Decongestants do exactly what their name indicates: They help clear up the congestion (stuffiness) that allergies cause. “Decongestants constrict the blood vessels in the nose, which opens up the airway for some patients,” Dr. Aronica explains.
Pseudoephedrine, sold on its own as Sudafed®, is the most common decongestant, but pseudoephedrine also comes with antihistamine added to it. If there’s a “-D” at the end of the name of your medication, it stands for “decongestant,” meaning that it’s an antihistamine/decongestant hybrid:
Products containing pseudoephedrine are typically regulated by law. In many states, you have to show your driver’s license to purchase them.
Good news for bad allergies: Antihistamines are OK for everyday use.
“Long-acting, non-sedating antihistamines can be used daily, and they’re generally very safe to use, even in the long-term,” Dr. Aronica says. In a pinch, you can take two in one day, but if you frequently feel like antihistamines don’t help your allergy symptoms, try another type or see your allergist for their input.
And don’t take a decongestant every day.
“Decongestants can be used on an as-needed basis to cover difficult days — but certainly for no longer than 10 to 14 days at a time,” Dr. Aronica warns. They have a caffeine-like effect on your body, so they come with a risk of side effects like increased heart rate and elevated blood pressure.
In other words, save the decongestants for your absolute worst allergy days.
There isn’t a clear-cut answer to this question because it varies depending on the types of allergy pills. Dr. Aronica breaks down the dos and don’ts of allergy medication mixing.
We’ve already addressed some of the possible side effects of allergy medicines, but they bear repeating.
Of the three antihistamines, cetirizine (Zyrtec) is most likely to make you drowsy (3%–8% above placebo in most studies), with loratadine (Claritin) in second (2%–4%). If you want to be sure your allergy medication won’t impair your everyday functioning, take it at night before you go to bed — or take fexofenadine (Allegra) (1%–3%), which is the least likely to make you drowsy.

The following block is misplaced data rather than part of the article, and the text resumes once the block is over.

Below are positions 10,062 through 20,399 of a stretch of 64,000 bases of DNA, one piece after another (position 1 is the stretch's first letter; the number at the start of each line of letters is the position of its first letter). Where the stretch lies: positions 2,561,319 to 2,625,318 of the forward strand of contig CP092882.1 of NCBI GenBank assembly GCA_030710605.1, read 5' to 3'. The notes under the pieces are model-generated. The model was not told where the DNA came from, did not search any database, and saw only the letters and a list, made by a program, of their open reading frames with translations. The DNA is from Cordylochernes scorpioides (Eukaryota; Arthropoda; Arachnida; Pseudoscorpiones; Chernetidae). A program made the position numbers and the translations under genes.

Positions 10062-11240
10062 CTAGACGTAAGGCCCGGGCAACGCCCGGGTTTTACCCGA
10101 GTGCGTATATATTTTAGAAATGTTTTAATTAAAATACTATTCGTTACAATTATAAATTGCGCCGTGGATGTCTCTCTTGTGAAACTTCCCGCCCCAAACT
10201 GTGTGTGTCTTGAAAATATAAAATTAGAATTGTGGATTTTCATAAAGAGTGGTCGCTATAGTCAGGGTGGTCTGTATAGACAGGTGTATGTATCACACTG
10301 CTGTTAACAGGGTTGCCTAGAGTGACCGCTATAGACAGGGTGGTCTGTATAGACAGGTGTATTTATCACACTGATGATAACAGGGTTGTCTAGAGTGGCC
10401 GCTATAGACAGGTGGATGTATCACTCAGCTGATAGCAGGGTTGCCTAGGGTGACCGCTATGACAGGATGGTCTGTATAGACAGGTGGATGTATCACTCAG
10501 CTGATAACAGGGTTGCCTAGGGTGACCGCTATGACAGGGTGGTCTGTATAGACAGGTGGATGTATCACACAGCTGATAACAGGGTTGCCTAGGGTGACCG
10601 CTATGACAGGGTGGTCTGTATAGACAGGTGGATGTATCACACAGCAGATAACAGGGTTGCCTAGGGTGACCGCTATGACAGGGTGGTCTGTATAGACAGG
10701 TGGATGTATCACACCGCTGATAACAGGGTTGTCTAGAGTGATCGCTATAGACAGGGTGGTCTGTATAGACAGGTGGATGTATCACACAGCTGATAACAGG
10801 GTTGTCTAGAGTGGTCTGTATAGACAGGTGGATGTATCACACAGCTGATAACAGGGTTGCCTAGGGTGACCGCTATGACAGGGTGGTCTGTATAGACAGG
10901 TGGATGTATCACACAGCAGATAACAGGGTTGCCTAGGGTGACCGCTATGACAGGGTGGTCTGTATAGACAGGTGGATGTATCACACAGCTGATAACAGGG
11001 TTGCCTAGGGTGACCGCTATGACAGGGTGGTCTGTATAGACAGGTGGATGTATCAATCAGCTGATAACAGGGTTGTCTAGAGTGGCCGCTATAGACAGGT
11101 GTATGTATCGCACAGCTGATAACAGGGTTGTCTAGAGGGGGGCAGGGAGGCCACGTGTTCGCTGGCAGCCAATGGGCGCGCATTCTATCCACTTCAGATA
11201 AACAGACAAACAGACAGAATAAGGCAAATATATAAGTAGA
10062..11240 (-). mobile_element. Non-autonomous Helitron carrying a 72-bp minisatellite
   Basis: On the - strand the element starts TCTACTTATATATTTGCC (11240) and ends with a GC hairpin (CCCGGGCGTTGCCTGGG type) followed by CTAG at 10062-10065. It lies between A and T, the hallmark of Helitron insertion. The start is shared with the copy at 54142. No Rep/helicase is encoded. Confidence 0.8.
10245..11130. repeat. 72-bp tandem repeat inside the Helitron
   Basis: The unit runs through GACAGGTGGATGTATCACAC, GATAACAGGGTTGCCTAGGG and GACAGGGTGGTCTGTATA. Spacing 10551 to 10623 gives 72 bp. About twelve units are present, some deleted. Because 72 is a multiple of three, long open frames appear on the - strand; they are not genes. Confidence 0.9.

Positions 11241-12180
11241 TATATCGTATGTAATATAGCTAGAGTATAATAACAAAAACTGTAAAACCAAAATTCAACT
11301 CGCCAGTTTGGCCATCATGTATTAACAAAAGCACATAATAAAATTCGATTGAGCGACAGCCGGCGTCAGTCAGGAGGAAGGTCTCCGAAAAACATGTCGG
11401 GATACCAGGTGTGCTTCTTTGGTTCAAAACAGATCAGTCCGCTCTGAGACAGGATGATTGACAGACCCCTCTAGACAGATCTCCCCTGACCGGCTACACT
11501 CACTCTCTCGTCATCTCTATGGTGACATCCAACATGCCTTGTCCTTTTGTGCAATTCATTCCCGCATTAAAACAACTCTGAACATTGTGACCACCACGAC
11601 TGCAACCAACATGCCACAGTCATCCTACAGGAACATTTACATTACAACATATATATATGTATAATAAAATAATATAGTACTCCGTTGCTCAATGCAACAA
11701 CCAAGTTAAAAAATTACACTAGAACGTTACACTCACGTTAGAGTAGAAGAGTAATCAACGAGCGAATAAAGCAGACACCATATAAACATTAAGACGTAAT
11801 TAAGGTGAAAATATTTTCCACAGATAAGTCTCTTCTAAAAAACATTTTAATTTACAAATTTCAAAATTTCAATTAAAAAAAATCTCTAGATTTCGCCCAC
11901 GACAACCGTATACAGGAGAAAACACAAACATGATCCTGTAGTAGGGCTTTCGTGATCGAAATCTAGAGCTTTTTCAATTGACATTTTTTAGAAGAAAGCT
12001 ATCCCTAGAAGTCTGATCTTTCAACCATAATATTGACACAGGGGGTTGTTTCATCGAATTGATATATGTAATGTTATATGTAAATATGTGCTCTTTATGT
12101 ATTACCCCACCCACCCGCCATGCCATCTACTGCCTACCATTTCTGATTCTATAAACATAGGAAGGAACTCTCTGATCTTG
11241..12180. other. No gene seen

And you shouldn’t take decongestants (like Sudafed or any allergy medication ending in “-D”) for more than a week or two in a row, or you put yourself at risk for heart issues.
Nasal sprays are one of the best and only ways to actually try to prevent seasonal allergies, and you can use them along with your daily antihistamine. But nasal sprays work so well that you may find that you don’t even need the antihistamines or decongestants!
There are two classes of nasal sprays for allergies: over-the-counter nasal steroid sprays like fluticasone and betamethasone, and prescription antihistamine nose sprays like azelastine and olopatadine.
“Nasal sprays really are the best medical therapies we have for managing allergic rhinitis,” Dr. Aronica says. “I tell my patients to start using nose spray at least two to three weeks before allergy season starts.”
To learn more about allergies from Dr. Aronica, listen to the Health Essentials Podcast episode, “Dealing with Spring and Summer Allergies.” New episodes of the Health Essentials Podcast publish every Wednesday.